“Are you dreaming in French yet?” Marine asked.
I didn’t have the heart to tell her I’m not close.
I gave a more honest answer when a different teacher asked our class earlier in the week how long we thought it would take to learn a language.
Roger, a Swiss businessman, jumped in first.
“An hour or two,” he said.
He meant, of course, to say a year or two.
Then it was my turn.
“At my age, I think it will take a lifetime,” I replied.
The more I learn about the French language, alas, the harder it gets. Learning a language I’m discovering is so much more than mastering that it’s au printemps (in spring) and en hiver (in winter), so much more than sorting the array of relative pronouns and figuring out which comes when, so much more than learning the wide variety of verb forms and tenses, including those literally used only in literary writing.
To speak French, I’m coming to understand, one has to think French, which, in a way, requires one to almost be French, or at least to have some innate grounding in the approaches of French culture. Like the French themselves, the language is nuanced. It offers, for example, many ways to express opinions and yet these opinions often are delivered discretely, or at least indirectly. Twenty-first century Americans take “selfies” and, as often as not, celebrate the instant culture of “me.” (Think about all those times we put up new profile pictures on Facebook.)
In contrast, I think it’s no accident that many French sentences shy away from first-person constructions, in essence take the “I” out of personal statements by starting instead with the all-purpose “ca.”
This is one of many things I’ve yet to entirely get a handle on, but an example would be “ca me fait peur que …” as in, “it concerns me that.”
Such phrasing exists in English, too, but it’s not nearly as pervasive.
Why is this? Let me take a guess: In France, I’m beginning to divine, the point itself takes precedence over the individual making it, just as the State, as a collective entity, is more important in many ways than “we” or “me.”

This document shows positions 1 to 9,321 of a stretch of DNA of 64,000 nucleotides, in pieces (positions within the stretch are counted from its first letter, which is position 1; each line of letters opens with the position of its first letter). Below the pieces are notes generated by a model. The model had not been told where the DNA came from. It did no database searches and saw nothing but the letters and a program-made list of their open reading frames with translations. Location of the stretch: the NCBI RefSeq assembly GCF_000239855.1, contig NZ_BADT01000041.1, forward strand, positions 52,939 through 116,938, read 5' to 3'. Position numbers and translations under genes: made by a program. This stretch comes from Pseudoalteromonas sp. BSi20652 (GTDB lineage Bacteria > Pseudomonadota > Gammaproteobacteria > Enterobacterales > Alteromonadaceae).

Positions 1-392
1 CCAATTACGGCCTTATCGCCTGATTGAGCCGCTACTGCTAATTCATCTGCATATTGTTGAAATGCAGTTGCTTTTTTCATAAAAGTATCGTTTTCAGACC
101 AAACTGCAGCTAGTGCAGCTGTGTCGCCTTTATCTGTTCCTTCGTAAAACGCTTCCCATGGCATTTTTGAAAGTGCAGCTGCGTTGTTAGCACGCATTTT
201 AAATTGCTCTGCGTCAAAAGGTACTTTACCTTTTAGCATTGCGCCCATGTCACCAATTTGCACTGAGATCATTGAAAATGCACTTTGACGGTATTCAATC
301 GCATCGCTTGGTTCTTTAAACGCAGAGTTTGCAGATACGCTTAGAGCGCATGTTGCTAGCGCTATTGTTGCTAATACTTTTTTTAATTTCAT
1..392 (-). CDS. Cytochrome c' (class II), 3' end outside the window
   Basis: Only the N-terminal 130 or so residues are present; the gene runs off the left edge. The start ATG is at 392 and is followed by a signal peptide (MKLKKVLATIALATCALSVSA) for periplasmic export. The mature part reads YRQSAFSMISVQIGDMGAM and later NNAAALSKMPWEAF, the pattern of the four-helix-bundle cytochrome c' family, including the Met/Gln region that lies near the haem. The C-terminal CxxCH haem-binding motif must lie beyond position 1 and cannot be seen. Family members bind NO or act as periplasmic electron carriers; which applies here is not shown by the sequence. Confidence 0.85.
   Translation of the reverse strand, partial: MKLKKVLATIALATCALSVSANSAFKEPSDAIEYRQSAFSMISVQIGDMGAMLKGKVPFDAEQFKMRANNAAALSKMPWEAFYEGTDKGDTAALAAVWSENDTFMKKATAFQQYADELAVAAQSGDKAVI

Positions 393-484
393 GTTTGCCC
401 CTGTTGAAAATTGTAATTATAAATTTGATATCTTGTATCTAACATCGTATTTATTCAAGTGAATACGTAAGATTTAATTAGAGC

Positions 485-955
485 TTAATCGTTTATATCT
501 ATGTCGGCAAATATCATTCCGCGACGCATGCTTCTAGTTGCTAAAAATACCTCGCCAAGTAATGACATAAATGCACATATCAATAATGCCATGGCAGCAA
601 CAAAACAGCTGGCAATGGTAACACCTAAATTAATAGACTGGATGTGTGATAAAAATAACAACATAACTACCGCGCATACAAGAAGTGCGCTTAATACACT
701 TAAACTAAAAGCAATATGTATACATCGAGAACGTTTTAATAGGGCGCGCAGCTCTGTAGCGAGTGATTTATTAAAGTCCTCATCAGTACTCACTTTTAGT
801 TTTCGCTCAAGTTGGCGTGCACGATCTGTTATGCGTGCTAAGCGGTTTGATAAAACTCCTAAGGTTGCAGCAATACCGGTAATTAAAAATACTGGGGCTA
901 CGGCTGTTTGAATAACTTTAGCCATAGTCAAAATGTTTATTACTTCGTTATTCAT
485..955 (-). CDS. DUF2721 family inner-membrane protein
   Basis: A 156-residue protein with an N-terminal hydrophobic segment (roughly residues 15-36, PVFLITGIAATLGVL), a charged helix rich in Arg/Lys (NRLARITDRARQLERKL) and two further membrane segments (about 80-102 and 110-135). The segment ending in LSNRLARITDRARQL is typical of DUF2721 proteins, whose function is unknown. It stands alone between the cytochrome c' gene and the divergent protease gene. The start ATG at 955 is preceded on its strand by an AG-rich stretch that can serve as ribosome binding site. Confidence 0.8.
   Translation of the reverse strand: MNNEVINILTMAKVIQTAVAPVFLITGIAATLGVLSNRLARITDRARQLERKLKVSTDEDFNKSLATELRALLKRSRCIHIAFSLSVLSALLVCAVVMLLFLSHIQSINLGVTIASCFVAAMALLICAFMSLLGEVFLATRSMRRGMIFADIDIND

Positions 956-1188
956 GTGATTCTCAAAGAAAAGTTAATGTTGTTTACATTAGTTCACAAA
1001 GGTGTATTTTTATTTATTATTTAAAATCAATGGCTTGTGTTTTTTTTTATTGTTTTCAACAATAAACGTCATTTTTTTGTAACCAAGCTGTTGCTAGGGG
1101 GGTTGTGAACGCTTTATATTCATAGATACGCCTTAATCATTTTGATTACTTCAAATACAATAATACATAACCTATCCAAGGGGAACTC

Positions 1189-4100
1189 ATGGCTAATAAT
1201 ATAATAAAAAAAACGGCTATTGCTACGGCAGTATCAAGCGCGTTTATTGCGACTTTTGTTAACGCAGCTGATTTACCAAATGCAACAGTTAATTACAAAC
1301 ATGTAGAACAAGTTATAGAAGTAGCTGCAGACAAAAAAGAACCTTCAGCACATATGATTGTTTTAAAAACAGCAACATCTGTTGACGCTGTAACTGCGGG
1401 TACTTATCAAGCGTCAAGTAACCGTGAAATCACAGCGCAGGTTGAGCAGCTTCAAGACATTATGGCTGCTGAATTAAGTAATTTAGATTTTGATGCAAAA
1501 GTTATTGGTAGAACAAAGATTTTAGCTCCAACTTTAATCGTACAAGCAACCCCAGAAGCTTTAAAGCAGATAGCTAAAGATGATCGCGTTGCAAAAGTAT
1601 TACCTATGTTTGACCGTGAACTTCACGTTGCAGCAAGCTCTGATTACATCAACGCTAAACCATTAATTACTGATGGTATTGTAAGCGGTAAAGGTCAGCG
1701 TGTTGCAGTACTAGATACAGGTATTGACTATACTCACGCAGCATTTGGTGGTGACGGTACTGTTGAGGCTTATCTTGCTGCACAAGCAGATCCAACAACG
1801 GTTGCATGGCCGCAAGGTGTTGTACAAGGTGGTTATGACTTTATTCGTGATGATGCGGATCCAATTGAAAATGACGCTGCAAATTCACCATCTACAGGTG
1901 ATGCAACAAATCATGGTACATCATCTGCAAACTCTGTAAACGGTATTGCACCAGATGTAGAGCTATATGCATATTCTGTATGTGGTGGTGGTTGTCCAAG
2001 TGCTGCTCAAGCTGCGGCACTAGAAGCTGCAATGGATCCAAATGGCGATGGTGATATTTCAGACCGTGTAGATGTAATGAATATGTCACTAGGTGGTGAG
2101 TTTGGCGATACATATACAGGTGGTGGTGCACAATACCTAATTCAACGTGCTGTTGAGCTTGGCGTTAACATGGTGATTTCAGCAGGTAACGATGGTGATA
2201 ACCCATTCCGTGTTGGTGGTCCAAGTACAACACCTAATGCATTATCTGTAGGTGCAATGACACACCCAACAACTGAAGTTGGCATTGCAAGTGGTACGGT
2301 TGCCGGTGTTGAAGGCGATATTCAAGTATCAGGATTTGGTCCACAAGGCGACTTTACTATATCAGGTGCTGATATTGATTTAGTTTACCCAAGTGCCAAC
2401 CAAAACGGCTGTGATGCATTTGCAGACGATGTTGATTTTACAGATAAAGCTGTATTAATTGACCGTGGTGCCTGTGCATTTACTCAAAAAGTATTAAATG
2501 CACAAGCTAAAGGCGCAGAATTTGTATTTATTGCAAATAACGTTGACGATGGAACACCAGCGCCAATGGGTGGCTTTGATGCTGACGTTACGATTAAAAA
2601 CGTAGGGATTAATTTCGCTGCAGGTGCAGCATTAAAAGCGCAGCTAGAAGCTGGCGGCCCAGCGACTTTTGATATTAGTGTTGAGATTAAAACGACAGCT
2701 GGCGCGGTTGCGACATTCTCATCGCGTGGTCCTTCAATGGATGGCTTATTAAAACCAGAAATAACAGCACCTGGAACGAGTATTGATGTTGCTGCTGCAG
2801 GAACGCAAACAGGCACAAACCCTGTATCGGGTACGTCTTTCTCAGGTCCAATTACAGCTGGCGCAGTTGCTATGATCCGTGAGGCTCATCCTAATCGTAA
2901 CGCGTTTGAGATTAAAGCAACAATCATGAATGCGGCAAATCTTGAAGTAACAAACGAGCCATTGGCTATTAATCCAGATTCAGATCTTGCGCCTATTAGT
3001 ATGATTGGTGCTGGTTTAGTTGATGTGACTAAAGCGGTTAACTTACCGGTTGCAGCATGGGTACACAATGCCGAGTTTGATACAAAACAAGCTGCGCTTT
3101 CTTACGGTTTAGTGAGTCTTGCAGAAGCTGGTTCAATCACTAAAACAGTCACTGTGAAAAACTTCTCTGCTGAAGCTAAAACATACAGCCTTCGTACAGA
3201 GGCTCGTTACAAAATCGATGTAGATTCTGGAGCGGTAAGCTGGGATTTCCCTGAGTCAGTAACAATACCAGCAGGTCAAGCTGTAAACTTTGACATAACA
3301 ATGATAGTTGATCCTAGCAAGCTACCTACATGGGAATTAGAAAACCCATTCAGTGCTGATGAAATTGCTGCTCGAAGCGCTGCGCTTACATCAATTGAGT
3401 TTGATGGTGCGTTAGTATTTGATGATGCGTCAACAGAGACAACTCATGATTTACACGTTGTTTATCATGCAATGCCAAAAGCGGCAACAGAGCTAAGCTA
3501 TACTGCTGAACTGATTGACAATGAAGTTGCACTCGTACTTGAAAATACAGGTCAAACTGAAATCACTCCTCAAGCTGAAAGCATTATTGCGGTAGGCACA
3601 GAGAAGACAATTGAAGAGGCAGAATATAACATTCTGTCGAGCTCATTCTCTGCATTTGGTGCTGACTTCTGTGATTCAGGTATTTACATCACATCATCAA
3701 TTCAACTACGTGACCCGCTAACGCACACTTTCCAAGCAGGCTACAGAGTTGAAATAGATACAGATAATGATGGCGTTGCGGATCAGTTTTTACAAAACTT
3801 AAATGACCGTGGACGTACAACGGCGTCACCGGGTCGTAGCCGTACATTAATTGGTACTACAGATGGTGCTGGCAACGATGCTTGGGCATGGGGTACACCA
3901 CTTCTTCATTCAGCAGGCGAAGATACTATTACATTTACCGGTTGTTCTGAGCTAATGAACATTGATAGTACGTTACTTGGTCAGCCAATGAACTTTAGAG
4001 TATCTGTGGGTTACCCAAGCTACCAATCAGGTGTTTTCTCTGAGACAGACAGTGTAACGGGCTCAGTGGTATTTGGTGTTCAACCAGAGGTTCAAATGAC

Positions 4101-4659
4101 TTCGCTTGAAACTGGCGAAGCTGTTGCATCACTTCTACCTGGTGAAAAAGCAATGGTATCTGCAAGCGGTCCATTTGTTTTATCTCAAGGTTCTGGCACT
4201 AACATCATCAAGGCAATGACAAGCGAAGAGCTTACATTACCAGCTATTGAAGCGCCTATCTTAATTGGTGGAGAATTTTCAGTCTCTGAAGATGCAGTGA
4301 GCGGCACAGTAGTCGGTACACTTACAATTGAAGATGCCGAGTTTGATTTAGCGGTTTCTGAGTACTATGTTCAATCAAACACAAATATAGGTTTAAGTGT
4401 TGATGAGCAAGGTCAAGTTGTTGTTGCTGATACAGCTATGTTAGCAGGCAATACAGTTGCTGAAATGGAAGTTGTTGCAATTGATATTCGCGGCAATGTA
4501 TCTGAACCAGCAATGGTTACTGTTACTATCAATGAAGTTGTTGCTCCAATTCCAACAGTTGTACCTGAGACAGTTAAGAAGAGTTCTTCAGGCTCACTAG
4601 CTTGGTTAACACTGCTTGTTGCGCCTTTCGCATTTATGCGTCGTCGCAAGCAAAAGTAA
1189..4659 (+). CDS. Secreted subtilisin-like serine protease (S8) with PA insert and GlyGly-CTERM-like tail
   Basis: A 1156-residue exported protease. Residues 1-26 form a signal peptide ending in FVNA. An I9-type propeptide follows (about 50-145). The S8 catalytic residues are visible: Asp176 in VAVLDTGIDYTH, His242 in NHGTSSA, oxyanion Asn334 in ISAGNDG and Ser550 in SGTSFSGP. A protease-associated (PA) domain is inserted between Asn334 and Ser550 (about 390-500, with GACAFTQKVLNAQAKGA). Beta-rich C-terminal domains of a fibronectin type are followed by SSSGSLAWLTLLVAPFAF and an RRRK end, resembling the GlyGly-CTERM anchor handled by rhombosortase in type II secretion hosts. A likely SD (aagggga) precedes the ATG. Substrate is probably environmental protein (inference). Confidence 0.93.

Mind you, this could well be malarkey, which, should you be unfamiliar with the word, is an American term for “meaningless talk, nonsense or foolishness,” its linguistic roots unknown.
Even on a good day, my perceptions are shaped by absorbing perhaps 50 or 60 percent of what I hear and watch on rapid-fire radio and television.
On a bad day, my syntax is apt to produce such stellar phrases as: “We is going to movies yesterday.”
Yes, it can get ugly fast, speaking — make that trying to speak — another language. Is age a factor? I think so; 64 years stuff a lot into one brain. My lack of formal training hurts, too. I had but a year of French way back whenever when I was a freshman in college. But just as big a factor, I’m convinced, is culture and how it shapes language. That fascinates me. But it also, more often than not, confuses and frustrates me.
After a month of intensive French conversation, I told my class on my last day that, “I now understand how much I don’t understand.”
I do finally realize that I can’t learn French – probably any language – by learning vocabulary or translating sentences into what I think they should sound or look like.
Instead, somehow, somewhere – by studying grammar, by assimilating the language from what I read, hear on the radio, watch in the movies and on TV – I have to somehow become something other than an English thinker let alone speaker.
That, to me, is difficult, really difficult. But I’ll shoulder on. Because if I have any hope of interviewing real people in France who are trying to retain their culture and traditions in innovative ways, I’m not going to score points by starting our conversations with small talk like, “it is rain today. No?”
That simply won’t do.